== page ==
And on that note, Kansas, Duke and Kentucky have near-guaranteed berths in March Madness due to their decades-long reputations. The women’s side can be renamed UConn vs. Whoever Gets to Lose to UConn This Year. Other pro sports’ dynasties are more fluid, but teams often enjoy several years of uninterrupted excellence before retirements, injuries and free agency take their toll. Squads like the Red Sox, Cardinals, Giants, and Nationals can all be assumed to have a reasonable shot at the 2017 playoffs, sight unseen. Meanwhile, the Padres and Reds organizations can guarantee Octobers off for their staffs for the foreseeable future. This may suck for baseball fans in San Diego and Cincy, but overall, having organizational strength — or weakness — that lasts beyond one year is healthy indeed for these sports.

Now take the NFL. How many teams would you call “dynasty” this year? The Patriots, of course, the final holdouts of the old ways, and… who else? Anyone?

I put NFL teams in six power “tiers” instead of the traditional 32-team ranking. Differentiating between, say, #19 and #20 is usually a mug’s game anyway; doing groupings instead of individual ranks gives a better, more season-long view of where each team stands as opposed to relying too much on week-to-week wins and losses.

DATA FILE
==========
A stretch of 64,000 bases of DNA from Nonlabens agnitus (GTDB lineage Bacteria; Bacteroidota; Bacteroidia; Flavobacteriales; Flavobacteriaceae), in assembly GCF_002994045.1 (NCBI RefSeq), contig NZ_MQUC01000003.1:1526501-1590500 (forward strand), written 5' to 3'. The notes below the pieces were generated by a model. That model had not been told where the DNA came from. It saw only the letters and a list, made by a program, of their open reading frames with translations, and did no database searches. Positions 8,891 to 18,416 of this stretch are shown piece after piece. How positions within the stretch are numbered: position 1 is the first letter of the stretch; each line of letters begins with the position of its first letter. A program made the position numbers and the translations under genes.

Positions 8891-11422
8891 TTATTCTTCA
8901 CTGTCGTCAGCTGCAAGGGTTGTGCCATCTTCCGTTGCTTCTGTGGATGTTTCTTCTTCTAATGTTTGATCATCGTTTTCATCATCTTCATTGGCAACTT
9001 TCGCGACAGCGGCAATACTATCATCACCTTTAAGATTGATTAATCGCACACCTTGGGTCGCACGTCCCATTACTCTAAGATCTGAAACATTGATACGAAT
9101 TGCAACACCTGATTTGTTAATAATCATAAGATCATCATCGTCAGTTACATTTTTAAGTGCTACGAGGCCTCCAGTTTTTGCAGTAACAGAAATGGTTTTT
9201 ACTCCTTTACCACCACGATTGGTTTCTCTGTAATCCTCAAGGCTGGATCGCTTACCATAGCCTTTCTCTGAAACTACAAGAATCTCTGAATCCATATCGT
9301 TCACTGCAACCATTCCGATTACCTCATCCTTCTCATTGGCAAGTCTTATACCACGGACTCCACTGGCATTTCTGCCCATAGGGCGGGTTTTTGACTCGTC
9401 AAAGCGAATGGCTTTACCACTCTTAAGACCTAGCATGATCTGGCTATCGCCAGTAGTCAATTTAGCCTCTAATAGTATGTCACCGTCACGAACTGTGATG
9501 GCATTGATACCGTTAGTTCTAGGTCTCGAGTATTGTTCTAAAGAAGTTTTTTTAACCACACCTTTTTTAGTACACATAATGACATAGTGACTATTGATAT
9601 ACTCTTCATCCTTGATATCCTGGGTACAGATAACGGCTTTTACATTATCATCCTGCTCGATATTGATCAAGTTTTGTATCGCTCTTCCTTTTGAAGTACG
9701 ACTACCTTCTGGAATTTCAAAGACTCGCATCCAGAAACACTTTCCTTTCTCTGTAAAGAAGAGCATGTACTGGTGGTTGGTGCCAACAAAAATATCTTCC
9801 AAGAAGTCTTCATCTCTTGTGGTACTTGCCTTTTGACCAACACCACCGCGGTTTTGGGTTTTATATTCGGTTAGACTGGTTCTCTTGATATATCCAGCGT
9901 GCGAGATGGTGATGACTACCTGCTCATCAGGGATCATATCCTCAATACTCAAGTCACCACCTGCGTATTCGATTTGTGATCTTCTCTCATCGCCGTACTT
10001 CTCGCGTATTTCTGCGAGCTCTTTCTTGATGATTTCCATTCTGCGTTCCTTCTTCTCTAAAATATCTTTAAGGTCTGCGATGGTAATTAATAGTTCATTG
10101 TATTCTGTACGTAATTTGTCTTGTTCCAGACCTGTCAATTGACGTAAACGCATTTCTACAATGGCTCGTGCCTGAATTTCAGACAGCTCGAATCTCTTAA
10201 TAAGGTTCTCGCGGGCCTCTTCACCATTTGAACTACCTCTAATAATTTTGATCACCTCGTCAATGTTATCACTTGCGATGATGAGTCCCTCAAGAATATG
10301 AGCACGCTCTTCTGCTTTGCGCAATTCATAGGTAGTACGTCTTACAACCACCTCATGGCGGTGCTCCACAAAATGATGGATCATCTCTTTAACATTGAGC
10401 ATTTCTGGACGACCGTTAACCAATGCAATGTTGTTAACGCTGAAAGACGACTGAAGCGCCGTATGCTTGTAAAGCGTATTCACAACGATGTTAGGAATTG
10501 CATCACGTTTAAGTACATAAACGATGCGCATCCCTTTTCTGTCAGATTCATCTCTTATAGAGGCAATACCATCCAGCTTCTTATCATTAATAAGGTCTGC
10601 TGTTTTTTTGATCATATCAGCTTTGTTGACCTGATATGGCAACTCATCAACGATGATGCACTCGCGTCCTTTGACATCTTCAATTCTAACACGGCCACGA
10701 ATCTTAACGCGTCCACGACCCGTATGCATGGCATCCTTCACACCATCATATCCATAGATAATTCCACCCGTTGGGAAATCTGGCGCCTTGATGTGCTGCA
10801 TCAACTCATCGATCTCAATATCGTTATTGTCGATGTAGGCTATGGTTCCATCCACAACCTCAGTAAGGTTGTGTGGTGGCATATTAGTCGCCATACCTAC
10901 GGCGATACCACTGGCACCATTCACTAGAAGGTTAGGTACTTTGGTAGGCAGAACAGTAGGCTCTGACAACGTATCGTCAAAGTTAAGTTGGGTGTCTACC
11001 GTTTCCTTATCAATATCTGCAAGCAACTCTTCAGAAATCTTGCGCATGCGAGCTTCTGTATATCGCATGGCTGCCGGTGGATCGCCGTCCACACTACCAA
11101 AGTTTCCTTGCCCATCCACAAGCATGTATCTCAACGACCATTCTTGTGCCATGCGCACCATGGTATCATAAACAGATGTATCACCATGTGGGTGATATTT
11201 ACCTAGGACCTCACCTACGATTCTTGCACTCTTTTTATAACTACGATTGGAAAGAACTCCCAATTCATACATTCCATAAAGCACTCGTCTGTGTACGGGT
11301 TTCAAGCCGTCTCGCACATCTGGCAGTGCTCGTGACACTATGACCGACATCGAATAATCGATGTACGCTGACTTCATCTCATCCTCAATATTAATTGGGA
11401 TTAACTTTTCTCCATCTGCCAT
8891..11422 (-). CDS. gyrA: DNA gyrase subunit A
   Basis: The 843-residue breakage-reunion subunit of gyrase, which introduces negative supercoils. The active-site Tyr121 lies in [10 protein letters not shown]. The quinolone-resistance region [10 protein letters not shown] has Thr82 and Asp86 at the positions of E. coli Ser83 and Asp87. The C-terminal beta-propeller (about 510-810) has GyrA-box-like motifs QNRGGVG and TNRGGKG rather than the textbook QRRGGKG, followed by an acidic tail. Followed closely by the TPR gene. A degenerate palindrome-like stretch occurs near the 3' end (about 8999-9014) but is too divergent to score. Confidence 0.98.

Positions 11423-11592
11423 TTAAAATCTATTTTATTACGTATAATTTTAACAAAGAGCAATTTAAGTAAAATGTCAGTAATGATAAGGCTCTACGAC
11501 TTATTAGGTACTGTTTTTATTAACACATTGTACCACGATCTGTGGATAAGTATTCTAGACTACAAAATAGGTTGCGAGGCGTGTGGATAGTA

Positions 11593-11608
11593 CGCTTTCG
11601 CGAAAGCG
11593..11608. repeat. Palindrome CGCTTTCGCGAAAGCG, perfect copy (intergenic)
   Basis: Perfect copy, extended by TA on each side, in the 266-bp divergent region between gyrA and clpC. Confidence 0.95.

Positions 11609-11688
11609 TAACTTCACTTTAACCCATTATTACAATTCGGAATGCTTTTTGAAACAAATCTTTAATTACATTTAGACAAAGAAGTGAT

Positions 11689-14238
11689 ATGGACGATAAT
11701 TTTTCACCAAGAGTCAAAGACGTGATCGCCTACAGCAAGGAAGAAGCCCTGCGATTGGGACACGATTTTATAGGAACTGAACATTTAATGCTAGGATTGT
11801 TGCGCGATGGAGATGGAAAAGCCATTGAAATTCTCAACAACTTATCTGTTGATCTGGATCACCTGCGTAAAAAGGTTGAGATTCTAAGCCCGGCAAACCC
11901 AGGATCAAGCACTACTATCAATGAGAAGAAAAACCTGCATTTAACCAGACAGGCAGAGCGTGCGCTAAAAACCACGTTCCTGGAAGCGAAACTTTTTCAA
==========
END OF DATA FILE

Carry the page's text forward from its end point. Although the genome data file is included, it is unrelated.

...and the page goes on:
At around this point in 2013, I had four squads in the top tier. As in, glory squads with unquestioned Super Bowl competitiveness. Guess how many I have now? If Brady hadn’t ever returned, that tier might have remained empty. The Raiders are still too unproven with too many holes on defense to qualify. The Cowboys have enjoyed an unusually soft schedule, running up the score on such sad sacks as the Bears, Niners and Browns; just barely squeaking by an Eagles squad currently in the process of imploding. The Chiefs, as usual, remain solid second-tier contenders without yet finding the magic of a destiny team.

As for tier 6? 2013’s manure pile of 4 teams is down to just 2. The aforementioned Niners and Browns, the latter of which has an owner doing what he can to fight parity in his own way.

Meanwhile, tiers 3, 4, and 5 — Titans turf — are getting so overpopulated, they’ll need rent control. Teams like the Eagles that started out strong are getting sucked down by the gravitational pull of mediocrity, while teams like the Bengals that are trying to break out can never reach escape velocity. This morass of the mundane has few stars and little breakout talent. Potential star RBs are failed by bad QBs and worse O-lines. Top-flight QBs like Rivers and Brees are marooned on subpar offenses, struggling to find talent to work with, let alone offensive coordinators who can truly utilize them. Pro Bowl cornerbacks often just watch the QB avoid them and instead find holes left open by their undertrained, disorganized teammates. And so forth.